Armed Services Chairman Calls for Strategy to Combat ISIS
More House lawmakers are warning President Barack Obama he needs to articulate a broader anti-terrorism strategy — and consult with Congress on that plan — before ramping up military action against anti-U.S. jihadists in northern Iraq and Syria.
Armed Services Chairman Howard “Buck” McKeon, R-Calif. is the most recent member to release such a statement after the group known as the Islamic State of Iraq and Syria executed American photojournalist James Foley last week. “I challenge the President to engage Congress,” McKeon said in his statement Wednesday. “I’m willing to work with him.”
McKeon added, however, that while a plan to address ISIS’s growing power “may well require additional authorities from Congress … speculation about that before the President has even offered a strategy is putting the cart before the horse.”
Barack Obama, McKeon continued, “need[s] … to explain to the American people what is at stake, what our objectives are, and the strategy for how to achieve them. Only after we understand all this can we contemplate what new authorities might be needed.” McKeon’s suggestion that Obama has not yet articulated his long-term vision for combatting ISIS echoes criticism from other senior House Republicans, namely Speaker John A. Boehner, R-Ohio, who back in June accused Obama of “taking a nap” on Iraq .
Some House Democrats are also calling for Congress to be actively involved in decision-making when it comes to ISIS. Yesterday, Rep. John B. Larson, D-Conn., released a statement asking that the chamber reconvene before the official end of the five-week August recess to deal with the matter at hand.
Here is McKeon’s full statement:
“ISIS is a clear and present threat to our allies across the Middle East and to the United States. There is no negotiating with ISIS or deterring it. It must be defeated and destroyed. Doing so demands a comprehensive strategy combining diplomatic, political, and military efforts, and the contributions from a broad coalition of countries. Such a strategy will require time, commitment, and leadership that America is uniquely suited to provide.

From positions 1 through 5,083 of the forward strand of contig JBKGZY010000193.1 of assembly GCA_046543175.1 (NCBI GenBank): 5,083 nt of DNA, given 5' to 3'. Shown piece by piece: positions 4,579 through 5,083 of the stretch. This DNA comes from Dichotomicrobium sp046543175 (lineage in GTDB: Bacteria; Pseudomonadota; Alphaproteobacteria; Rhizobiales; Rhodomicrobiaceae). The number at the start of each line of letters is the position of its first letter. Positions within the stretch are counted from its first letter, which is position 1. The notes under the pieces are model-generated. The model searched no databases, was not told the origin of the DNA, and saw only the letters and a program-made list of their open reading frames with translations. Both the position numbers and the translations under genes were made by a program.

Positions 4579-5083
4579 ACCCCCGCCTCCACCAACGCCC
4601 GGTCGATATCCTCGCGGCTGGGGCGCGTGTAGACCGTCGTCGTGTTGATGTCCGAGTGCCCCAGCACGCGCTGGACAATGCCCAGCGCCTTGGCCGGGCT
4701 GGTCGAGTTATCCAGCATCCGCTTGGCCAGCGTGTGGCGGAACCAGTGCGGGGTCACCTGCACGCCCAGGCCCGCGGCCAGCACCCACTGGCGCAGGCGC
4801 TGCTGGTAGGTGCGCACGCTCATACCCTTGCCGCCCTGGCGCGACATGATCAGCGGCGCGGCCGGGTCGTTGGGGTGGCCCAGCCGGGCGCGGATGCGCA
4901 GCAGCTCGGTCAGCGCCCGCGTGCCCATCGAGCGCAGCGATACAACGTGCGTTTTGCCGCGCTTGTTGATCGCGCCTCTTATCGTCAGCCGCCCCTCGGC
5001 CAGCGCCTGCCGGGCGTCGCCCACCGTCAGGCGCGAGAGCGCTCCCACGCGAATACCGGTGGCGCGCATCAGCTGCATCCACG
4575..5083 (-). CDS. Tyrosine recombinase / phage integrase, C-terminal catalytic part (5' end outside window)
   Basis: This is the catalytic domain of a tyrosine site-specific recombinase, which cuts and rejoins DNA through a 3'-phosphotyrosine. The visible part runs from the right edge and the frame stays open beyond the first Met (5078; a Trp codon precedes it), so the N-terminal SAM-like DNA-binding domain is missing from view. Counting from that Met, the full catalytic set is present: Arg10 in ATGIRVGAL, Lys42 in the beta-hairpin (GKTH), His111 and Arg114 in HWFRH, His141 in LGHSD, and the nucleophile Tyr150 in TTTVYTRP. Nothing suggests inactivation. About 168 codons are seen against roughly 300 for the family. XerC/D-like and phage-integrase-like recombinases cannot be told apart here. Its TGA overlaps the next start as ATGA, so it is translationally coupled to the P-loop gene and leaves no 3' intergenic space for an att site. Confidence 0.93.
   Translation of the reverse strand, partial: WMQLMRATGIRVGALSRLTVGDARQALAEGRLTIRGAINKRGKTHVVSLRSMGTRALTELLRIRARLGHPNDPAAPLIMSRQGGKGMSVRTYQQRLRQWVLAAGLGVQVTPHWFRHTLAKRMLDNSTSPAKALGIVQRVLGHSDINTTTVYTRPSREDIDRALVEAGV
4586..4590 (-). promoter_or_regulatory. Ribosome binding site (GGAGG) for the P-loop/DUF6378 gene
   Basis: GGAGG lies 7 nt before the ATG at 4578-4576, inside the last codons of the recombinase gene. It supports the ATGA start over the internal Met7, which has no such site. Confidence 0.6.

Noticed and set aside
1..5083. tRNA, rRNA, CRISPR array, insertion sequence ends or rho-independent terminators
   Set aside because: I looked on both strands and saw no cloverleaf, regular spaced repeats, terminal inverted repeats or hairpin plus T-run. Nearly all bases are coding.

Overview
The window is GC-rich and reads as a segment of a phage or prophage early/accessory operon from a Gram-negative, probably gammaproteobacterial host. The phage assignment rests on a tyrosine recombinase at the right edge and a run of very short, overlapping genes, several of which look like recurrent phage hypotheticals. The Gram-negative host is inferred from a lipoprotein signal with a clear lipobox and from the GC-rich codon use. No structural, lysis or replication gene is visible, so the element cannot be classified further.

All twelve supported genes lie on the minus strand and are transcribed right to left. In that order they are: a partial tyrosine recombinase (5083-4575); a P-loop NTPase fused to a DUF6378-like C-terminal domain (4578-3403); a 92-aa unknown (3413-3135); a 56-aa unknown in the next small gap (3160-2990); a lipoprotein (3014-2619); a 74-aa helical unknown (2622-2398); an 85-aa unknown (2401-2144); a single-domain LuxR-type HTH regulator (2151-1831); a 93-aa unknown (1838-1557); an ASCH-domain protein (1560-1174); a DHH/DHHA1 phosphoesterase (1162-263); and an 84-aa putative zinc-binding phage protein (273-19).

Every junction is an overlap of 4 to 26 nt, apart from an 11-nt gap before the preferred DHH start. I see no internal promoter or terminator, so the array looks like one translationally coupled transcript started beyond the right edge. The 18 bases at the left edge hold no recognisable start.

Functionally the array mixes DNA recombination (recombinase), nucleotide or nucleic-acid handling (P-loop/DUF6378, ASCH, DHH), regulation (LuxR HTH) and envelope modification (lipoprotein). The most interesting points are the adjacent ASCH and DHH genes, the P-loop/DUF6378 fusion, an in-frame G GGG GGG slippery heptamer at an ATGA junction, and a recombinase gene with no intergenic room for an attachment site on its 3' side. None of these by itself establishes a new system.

This comprehensive approach may well require additional authorities from Congress, but speculation about that before the President has even offered a strategy is putting the cart before the horse. We need the President to explain to the American people what is at stake, what our objectives are, and the strategy for how to achieve them. Only after we understand all this can we contemplate what new authorities might be needed.
I challenge the President to engage Congress. I’m willing to work with him, and I would offer a few factors for him to keep in mind. First, ISIS is an urgent threat and a minimalist approach, that depends solely on FY15 funding or pinprick strikes that leave fragile forces in Iraq and Syria to do the hard fighting, is insufficient to protect our interests and guarantee our safety in time. Second, good strategies keep options on the table and keep an adversary guessing, instead of telegraphing what we won’t do. No leader ever won a conflict by first declaring what steps he was unwilling to take – or, for that matter, leaking details about steps he actually is taking. Third, the ISIS threat was allowed to build and fester over a period of time. They are not likely to be decisively defeated quickly, but will have to be faced by this President and his successors. Therefore, strategy and decisions made by the President now should preserve future options, not foreclose them. Finally, this enemy must be defeated, but if we are not going to adequately resource our effort, we will only make a very complex security situation worse.”